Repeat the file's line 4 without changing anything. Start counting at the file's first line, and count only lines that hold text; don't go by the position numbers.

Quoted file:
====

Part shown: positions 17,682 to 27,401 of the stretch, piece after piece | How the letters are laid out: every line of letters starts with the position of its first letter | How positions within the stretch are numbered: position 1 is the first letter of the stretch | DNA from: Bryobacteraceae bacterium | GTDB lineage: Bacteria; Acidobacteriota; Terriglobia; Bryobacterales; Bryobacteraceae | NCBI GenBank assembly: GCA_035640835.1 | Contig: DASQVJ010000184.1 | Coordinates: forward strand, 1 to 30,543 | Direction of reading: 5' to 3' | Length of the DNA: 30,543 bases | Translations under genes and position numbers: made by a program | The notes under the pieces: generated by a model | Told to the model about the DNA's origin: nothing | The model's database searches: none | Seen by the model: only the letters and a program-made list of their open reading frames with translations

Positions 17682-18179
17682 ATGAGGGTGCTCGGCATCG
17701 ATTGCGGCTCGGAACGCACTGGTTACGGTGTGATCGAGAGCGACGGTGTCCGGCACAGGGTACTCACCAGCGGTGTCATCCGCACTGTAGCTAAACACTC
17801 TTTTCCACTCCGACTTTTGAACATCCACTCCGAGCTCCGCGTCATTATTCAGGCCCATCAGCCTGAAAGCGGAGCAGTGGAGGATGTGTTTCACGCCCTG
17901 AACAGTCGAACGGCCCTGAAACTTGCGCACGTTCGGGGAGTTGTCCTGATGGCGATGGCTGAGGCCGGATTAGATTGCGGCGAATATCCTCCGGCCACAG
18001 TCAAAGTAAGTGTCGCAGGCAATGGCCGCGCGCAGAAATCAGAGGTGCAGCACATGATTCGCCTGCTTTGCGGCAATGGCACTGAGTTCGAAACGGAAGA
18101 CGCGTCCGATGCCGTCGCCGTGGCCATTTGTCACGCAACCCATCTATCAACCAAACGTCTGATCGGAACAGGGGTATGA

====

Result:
17701 ATTGCGGCTCGGAACGCACTGGTTACGGTGTGATCGAGAGCGACGGTGTCCGGCACAGGGTACTCACCAGCGGTGTCATCCGCACTGTAGCTAAACACTC